More threads by David Baxter PhD

David Baxter PhD

Late Founder
Social Anxiety in Teenagers Raises Substance-Abuse Risk
by Joan Arehart-Treichel
Psychiatric News June 1, 2007
Volume 42, Number 11, page 15

Social anxiety in youth, but not other anxiety or mood disorders, seems to set the stage for marijuana or alcohol dependence. So treating adolescents with social anxiety might reduce such dependence.

Individuals who are socially anxious often use alcohol or marijuana to calm their nerves. But can social anxiety actually predispose people to marijuana or alcohol dependence? The answer seems to be yes, a large prospective study by N.B. Schmidt, Ph.D., a professor of psychology at Florida State University, and colleagues suggests. Their report is in press with the Journal of Psychiatric Research.

Some 1,700 high school students with an average age of 17 were assessed for a lifetime history of DSM-IV Axis I disorders and for a lifetime history of alcohol- or marijuana-use disorders. Of those 1,700, 816 were followed until age 30 to determine whether they developed alcohol or marijuana dependence. Then the researchers looked to see whether those subjects with a history of social anxiety disorder at age 17 were more likely to later experience alcohol and marijuana dependence than were subjects without such a history.

When possibly confounding variables such as having a lifetime history of another affective disorder besides social anxiety disorder or having already experienced an alcohol- or marijuana-use disorder by age 17 were taken into account, having a lifetime history of social anxiety disorder at age 17 was significantly linked with the development of alcohol or marijuana dependence by age 30.

Moreover, having a history of social anxiety disorder at age 17 was linked with a fivefold risk of developing alcohol dependence and with a sevenfold greater risk of developing marijuana dependence, compared with peers who did not have such a history at that age.

Finally, the investigators evaluated whether having a lifetime history of anxiety disorder other than social anxiety disorder at age 17 likewise predicted the later development of alcohol or marijuana dependence, but they found no such link. They also failed to find a link between a lifetime history of a mood disorder at age 17 and later alcohol or marijuana dependence.

Thus, "among the internalizing disorders, social anxiety disorder appears to serve as a unique risk factor for the subsequent onset of cannabis and alcohol dependence," Schmidt and his group concluded.

The results have implications for clinical psychiatrists, Schmidt told Psychiatric News. "I think it is relevant to consider assessing for cannabis use among patients with social anxiety disorder, which might tend to be overlooked.... Also, we need to do a good job of educating social anxiety disorder patients regarding utilization of alcohol and cannabis to help them cope with their anxiety because of their high risk for problematic use of these substances."

Schmidt and his team will continue to follow their study cohort to see if future assessments can shed more light on the link between social anxiety and alcohol and marijuana dependence. For instance, it might possibly answer the question of whether subjects' social anxiety declines as they mature, and if so, whether their alcohol and marijuana dependence eases as well. Also, one of Schmidt's graduate students has received a grant from the National Institute on Drug Abuse to examine some of the mechanisms involved in the relationship between social anxiety and marijuana use.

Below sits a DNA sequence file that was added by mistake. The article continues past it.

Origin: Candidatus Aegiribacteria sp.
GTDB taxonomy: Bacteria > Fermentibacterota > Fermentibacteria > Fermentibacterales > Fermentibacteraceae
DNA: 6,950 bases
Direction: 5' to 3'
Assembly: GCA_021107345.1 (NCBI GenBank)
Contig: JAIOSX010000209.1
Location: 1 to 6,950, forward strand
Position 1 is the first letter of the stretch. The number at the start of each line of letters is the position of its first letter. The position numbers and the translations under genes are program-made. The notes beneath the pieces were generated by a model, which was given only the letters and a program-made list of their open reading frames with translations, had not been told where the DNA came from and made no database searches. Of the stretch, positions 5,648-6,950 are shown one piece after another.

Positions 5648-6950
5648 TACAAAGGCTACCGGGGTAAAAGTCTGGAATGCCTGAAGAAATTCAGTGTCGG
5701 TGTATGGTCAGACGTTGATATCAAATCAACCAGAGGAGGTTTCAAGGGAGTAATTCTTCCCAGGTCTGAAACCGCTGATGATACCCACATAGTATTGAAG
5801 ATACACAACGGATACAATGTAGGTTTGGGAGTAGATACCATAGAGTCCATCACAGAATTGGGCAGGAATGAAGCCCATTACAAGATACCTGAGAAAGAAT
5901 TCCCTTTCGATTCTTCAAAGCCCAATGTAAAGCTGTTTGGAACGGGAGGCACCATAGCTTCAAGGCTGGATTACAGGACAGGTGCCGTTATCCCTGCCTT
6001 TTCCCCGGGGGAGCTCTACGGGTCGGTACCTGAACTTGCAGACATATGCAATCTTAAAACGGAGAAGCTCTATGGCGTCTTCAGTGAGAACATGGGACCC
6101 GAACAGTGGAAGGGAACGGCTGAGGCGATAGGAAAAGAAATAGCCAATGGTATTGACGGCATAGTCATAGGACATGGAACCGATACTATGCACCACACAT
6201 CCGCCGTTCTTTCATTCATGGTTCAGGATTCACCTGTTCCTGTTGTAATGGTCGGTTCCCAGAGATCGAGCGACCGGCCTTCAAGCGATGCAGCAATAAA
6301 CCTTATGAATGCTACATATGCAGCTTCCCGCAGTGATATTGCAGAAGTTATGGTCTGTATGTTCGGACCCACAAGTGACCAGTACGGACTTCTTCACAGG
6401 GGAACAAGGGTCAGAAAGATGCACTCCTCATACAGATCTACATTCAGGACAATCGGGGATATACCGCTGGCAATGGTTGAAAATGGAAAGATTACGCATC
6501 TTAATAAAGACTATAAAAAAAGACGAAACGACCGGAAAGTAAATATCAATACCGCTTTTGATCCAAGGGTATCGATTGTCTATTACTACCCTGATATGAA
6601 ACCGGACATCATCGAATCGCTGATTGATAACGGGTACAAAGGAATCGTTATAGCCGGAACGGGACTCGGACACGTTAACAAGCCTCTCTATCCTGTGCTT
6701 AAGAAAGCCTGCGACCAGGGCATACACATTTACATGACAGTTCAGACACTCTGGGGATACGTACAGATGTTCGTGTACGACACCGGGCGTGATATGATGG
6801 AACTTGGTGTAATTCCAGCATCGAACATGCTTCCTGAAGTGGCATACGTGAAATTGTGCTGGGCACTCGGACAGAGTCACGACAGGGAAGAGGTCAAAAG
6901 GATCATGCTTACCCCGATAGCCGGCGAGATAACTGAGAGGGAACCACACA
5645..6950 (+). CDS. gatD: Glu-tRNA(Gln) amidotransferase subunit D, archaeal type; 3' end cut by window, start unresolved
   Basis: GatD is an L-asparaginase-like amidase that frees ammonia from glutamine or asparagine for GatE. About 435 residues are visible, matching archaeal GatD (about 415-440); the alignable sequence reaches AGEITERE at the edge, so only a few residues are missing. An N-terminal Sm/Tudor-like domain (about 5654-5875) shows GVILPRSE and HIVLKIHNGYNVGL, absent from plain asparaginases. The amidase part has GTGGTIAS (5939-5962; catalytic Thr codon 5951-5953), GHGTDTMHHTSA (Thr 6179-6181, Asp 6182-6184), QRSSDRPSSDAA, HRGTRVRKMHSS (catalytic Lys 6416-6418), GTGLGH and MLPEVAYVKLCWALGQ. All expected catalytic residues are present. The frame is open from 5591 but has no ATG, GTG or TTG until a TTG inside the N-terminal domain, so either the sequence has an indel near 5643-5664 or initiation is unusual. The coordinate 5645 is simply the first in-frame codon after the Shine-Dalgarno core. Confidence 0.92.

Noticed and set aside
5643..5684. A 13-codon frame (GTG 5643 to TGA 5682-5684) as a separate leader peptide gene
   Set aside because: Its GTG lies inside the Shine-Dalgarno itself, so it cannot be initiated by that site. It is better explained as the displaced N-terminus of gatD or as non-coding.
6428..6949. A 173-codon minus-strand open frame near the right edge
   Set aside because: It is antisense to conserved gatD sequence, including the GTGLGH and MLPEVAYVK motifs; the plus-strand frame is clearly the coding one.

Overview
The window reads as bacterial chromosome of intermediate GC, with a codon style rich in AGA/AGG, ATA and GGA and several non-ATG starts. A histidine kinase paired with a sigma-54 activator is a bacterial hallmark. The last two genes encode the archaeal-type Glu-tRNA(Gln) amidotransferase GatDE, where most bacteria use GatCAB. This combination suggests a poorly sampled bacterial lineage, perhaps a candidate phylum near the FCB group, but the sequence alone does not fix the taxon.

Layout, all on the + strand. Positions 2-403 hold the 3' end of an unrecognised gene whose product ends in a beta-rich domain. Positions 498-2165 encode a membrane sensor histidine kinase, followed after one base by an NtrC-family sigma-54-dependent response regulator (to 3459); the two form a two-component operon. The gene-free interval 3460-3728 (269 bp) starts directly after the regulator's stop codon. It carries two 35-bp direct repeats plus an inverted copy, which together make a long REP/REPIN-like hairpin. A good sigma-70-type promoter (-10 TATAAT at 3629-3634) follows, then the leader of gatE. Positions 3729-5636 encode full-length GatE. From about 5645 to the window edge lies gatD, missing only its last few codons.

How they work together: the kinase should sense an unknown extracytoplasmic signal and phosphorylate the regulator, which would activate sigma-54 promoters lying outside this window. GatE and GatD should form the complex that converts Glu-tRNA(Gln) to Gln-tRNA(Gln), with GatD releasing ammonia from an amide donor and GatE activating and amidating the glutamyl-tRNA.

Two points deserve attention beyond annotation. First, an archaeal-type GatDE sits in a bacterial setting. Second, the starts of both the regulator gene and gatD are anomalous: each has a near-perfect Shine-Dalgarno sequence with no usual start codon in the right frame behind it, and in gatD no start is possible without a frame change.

"It may be that treatment of adolescent anxiety disorder could reduce the incidence of adult substance use disorders," Schmidt and his team speculated.

Source: "Specificity of Social Anxiety Disorder as a Risk Factor for Alcohol and Cannabis Dependence" [Abstract]


In my experience with shyness and social anxiety, smoking weed eventually made things worse for me. It made me more isolated, withdrawn and paranoid. So I quit that.
The only drug that seemed to be beneficial for this problem was alcohol. But I find its best to use it in moderation and in controlled amounts. Too much brings in other problems.
Thats just my opinion and my own personal experience on this matter.
smoking's a huge problem for me. something I've been struggling to get rid of for quite some time. traditional methods just don't work for me, so I've been figuring something out for myself that's a new strategy. if it works I'll let you guys know how it's done.


Good luck Daniel....I really hope that whatever method you are trying it works. I will keep my fingers crossed for you :crossfingers:


Account Closed
This is off the original topic and probably falls more into the addiction section; but too bad :) here it goes.

I do do the NA thing and it has helped but what has helped to really change things around for me Daniel is a Daytox Program which relies heavily on Cognitive Therapy, Managing Emotions and Relapse Prevention - the point by point how to's of dealing with things and it has helped.

The thing that has been most annoying for my is when people say "well just stop" and other general things of that nature. This program is designed to help replace what we have had to drop and give the step by step guide of how to stop... and of course great counselling :)

Please do tell me to how what you are doing is working. And I would be curious to know, what it is exactly you are doing. Great ideas are meant to be passed along - only my opinion. :)

Good going Daniel!

Replying is not possible. This forum is only available as an archive.